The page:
I'm in the midst of transferring some 8mm tapes to my computer and having an issue with a few. I'll preface this by saying, I have transferred hundreds of tapes before and never run into an issue like this.
Normally I just go the D8 camera transfer route. Playback analog 8mm tapes in my D8 camcorder and capture to a DV avi file over firewire. I have a few 8mm tapes that are giving me a lot of trouble. Playing them back in the D8 camcorder gives me no picture and distorted sound. If I fast-forward or rewind, I can see the picture.
Next I tried playing them back in a Samsung Hi8 camcorder that I have and the resulting picture looks like this. See attachment. My only conclusion is that the camera these tapes were originally recorded on had serious alignment issues. Unfortunately that camera is no longer around so playing them back with that is not an option.
Anyone have any ideas?
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Yup, bad tracking. Video8 doesn't use a control track; the heads chase guide frequencies laid down with the video signal. Hence there is no manual tracking control. If the signals are laid down badly or deteriorated, you would need to make very low-level mechanical and electronic adjustments to follow them. Have you tried winding the tape end-to-end a few times and cleaning the heads?
I've cleaned the video heads with no avail...other tapes play back with no issues so not a head clog issue or anything. I've rewound the tapes once, I'll do a back and forth a few times and see if that helps at all. Luckily I have a 8mm tape rewinder!
Another thought is physical tape damage. I've seen this pattern with tape that wasn't lying flat in the transport path. Can you take a peek and see if there is creasing or edge damage?
Definitely not tape damage, it was the first thing I thought of, but all the tapes that exhibit the issue look perfect fine. No damaged or crinkled tape, not creasing, nothing.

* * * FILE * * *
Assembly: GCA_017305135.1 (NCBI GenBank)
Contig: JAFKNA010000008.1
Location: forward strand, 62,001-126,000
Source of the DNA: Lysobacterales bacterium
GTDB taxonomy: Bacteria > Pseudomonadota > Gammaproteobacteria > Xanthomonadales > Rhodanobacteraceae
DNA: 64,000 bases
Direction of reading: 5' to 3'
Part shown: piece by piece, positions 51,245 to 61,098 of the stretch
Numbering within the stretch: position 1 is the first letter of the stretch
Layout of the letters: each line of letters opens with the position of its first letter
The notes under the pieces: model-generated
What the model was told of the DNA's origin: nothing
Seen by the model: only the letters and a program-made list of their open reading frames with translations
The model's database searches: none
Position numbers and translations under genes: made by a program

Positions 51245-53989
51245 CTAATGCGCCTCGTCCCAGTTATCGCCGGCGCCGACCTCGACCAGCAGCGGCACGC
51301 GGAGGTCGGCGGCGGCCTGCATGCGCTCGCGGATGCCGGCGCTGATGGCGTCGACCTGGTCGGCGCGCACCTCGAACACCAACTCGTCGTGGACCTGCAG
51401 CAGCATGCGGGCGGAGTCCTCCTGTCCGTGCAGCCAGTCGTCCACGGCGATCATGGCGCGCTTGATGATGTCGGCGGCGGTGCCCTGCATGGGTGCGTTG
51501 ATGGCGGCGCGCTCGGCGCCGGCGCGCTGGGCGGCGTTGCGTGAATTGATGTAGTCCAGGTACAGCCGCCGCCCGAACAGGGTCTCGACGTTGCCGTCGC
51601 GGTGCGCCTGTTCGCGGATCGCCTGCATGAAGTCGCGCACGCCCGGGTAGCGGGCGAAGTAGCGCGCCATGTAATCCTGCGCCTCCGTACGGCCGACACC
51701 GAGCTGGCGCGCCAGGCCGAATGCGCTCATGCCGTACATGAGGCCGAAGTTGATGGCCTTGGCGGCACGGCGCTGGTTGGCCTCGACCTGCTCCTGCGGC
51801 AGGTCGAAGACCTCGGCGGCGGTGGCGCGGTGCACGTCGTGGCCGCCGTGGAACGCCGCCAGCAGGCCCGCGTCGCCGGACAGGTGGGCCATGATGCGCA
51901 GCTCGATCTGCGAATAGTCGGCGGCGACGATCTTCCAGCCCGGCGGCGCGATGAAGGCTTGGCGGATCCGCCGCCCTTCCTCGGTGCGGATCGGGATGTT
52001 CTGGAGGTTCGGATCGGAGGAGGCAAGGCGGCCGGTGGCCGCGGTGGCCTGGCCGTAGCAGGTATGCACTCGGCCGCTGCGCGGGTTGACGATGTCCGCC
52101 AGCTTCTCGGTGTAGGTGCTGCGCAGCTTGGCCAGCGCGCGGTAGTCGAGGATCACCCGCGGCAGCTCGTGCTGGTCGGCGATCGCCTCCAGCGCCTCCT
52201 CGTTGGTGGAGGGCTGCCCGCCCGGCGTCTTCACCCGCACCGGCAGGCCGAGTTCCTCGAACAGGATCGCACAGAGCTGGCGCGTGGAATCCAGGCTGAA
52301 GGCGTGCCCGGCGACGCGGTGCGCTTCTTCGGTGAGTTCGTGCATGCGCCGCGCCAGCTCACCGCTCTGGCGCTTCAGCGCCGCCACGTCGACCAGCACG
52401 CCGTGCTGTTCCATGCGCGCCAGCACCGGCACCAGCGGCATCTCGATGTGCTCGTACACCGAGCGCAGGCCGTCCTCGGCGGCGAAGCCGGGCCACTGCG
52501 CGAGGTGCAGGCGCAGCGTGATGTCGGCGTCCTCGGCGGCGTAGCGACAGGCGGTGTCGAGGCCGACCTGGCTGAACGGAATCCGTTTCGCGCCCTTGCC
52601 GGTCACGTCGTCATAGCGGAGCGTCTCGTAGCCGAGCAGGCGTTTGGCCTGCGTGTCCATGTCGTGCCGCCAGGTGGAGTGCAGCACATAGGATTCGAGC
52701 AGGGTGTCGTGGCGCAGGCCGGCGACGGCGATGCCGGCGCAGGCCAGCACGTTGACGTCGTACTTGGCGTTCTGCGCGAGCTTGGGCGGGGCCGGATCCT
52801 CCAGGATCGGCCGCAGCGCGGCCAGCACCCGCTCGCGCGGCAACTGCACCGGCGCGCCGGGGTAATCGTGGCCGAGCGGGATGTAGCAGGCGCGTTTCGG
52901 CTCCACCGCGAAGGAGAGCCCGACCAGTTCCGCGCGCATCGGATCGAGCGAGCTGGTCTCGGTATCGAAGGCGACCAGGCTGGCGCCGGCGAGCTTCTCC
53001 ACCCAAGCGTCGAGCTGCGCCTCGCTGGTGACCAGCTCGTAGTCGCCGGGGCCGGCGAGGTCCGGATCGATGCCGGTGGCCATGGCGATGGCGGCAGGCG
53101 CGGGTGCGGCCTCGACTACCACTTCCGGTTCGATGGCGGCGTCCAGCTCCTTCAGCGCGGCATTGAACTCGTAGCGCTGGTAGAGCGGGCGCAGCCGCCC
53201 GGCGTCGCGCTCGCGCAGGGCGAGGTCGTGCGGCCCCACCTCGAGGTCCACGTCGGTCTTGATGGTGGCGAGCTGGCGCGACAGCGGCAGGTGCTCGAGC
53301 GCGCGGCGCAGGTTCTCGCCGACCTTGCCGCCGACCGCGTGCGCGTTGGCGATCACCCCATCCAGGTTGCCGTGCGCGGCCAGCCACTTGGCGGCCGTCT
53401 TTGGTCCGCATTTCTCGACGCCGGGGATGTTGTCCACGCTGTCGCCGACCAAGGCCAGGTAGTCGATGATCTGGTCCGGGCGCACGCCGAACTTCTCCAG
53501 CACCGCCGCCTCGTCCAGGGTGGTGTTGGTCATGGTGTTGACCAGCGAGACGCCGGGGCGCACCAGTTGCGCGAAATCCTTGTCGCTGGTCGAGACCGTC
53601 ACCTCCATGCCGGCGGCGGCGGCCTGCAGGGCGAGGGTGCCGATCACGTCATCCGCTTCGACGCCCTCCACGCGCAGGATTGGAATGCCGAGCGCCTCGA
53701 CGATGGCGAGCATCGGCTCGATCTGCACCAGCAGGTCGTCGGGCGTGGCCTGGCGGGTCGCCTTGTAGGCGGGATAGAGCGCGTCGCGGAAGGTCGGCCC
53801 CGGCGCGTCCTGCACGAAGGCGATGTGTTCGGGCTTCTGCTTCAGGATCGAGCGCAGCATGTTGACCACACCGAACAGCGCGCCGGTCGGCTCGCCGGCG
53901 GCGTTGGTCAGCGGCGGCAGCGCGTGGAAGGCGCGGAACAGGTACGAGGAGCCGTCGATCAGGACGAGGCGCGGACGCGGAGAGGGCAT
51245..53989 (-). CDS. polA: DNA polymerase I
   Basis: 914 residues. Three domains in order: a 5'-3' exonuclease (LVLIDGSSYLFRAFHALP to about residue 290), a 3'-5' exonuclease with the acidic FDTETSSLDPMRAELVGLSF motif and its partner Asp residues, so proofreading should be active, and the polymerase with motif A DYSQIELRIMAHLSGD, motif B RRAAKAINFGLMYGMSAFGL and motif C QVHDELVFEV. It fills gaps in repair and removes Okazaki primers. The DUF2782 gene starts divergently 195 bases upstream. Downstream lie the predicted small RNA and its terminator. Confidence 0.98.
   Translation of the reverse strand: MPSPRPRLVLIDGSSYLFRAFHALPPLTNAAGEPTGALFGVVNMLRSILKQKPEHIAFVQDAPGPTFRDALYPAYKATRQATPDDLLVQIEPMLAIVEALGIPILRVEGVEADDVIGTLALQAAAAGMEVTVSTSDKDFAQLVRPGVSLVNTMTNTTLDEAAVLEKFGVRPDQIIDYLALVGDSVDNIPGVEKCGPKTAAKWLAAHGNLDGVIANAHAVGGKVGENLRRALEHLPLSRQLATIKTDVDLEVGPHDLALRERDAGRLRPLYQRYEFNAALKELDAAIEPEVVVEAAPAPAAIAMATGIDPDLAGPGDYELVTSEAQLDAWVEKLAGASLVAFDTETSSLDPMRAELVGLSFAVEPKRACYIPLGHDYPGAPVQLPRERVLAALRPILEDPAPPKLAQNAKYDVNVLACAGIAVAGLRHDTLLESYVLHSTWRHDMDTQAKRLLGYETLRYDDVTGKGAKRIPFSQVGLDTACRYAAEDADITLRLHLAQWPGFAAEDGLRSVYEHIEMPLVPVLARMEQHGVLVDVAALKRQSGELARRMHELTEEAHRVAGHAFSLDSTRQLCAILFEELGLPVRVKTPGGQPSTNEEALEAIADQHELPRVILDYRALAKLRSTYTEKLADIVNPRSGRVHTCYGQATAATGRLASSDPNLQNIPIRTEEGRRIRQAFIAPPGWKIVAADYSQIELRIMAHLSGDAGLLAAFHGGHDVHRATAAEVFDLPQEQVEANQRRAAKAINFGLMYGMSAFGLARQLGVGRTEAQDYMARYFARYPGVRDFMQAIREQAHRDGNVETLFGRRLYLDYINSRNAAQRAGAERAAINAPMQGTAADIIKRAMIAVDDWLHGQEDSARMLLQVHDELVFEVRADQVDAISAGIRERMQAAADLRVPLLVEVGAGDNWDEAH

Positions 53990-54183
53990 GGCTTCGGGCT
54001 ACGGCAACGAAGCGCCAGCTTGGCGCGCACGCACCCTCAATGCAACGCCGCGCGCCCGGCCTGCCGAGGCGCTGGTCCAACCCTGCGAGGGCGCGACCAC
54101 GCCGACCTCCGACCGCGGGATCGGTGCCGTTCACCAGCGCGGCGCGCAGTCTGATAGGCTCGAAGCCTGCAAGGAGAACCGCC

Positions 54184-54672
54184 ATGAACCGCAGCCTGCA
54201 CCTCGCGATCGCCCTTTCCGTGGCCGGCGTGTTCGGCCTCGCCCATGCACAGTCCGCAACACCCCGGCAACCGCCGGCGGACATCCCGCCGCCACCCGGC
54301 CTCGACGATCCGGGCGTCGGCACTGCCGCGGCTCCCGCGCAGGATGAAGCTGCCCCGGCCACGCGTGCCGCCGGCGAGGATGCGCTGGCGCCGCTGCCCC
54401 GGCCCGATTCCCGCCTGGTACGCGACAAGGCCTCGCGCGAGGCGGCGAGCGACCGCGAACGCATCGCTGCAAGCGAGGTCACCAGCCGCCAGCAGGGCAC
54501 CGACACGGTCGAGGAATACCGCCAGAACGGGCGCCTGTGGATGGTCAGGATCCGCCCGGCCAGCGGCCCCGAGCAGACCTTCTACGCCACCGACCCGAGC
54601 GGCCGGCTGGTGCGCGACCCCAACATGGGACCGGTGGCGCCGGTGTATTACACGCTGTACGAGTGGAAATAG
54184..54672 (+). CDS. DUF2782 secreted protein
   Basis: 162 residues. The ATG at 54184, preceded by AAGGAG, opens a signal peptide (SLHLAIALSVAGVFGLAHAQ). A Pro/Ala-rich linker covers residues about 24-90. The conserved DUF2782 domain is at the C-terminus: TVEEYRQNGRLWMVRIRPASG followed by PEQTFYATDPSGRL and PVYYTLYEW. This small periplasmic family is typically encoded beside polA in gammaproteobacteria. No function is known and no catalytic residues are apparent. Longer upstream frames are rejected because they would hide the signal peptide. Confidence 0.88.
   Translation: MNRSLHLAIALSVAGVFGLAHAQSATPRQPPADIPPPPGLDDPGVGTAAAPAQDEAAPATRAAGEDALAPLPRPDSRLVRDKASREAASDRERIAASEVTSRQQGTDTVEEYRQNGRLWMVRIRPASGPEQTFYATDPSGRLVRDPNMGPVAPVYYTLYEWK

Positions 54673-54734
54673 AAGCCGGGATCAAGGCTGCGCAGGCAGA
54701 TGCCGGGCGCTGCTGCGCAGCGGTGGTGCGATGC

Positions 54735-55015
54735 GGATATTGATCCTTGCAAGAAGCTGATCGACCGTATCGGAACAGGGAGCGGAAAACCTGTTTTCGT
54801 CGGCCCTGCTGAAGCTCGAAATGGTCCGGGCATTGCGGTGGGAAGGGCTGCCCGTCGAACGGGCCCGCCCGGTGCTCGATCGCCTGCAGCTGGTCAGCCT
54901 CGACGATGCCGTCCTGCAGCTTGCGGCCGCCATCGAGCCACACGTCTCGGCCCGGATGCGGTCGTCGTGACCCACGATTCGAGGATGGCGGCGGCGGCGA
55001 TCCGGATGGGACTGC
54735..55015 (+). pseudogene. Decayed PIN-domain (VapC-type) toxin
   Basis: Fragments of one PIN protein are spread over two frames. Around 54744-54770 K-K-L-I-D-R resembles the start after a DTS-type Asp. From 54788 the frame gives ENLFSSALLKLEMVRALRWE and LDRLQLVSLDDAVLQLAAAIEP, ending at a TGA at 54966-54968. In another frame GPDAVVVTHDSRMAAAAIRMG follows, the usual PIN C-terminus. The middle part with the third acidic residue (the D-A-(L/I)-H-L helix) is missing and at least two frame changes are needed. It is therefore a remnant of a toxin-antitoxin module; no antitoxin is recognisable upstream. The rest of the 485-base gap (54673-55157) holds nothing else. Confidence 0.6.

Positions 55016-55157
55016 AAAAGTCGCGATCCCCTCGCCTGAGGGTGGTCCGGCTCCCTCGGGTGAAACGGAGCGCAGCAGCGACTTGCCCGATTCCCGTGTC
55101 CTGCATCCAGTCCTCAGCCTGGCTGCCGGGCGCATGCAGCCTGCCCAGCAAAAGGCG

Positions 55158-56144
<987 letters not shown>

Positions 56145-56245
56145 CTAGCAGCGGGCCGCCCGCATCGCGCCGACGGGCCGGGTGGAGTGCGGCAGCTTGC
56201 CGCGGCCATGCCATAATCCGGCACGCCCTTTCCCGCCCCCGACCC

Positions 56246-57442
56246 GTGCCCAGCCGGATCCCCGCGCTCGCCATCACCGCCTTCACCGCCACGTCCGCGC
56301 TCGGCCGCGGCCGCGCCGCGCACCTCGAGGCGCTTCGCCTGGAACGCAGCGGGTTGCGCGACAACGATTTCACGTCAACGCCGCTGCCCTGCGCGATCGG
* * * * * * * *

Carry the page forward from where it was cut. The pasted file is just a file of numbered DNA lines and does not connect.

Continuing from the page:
I have 1 tape where the first 22minutes playback fine and then on a scene change, the video goes all wonky for the rest of the tape.
If the problem appears with a new take, that's a big clue that something went wrong with the recorder.
The multiple lines implies a tape playback speed/framerate issue. Could be SP/LP recording. Could even be PAL/NTSC. The sample does not show artifacts normally associated with clogged or dirty heads.
It's surprising no one noticed the problem at the time though. If it caused that much head misalignment and/or damage, you'd think either the new footage, or the old footage, or both, wouldn't have played back on the camcorder after it was dropped.
Still, it might have been in that "happy" region where the miss-alignment was still good enough to play both.
Or it might be something completely different.
Yeah, I'm not sure what I'm going to do. These aren't my tapes, but according to the owner, the camcorder was never dropped and never sustained any damage. Maybe I'll try to source out a Sony 8mm Handycam from the 90's and see if I have any luck. It's a long shot but there are 5 tapes with this issue. It would suck to not be able to get the footage off of them.
See my recent posts in this forum titled: Video8 captured files with large horizontal bands with the attached picture. Sorry, I don't yet know how to set a proper link to them (:
I think it is the tape guide posts gone wrong in the camera while recording - once again! This happens with Video8/Hi8 camcorders.
There's no other way but to have someone go into your Video8 machine/camcorder, and tweak the guide posts temporarily to get those videos properly captured.
Mind you, once done, the posts must be brought back to their standard height. Be extra careful at it as sticking screwdrivers into a running camcorder can kill it in a heartbeat or faster.
Forget what I just wrote!
I watched the Bad Tape.avi once more. Your tape speed is wrong!
It is too high either in the playback machine, or was wrong in the camcorder at the recording. How can that happen, you might ask? Well, somehow the tape is or was not placed between the capstan shaft and the rubbber pinch roller, as it should be - that's how. Or, the capstan motor servo was out of sync.
If this happened already in the recording, you've got a non-standard Video8 footage on your hands that is pretty hard to correct. But maybe not beyond repair.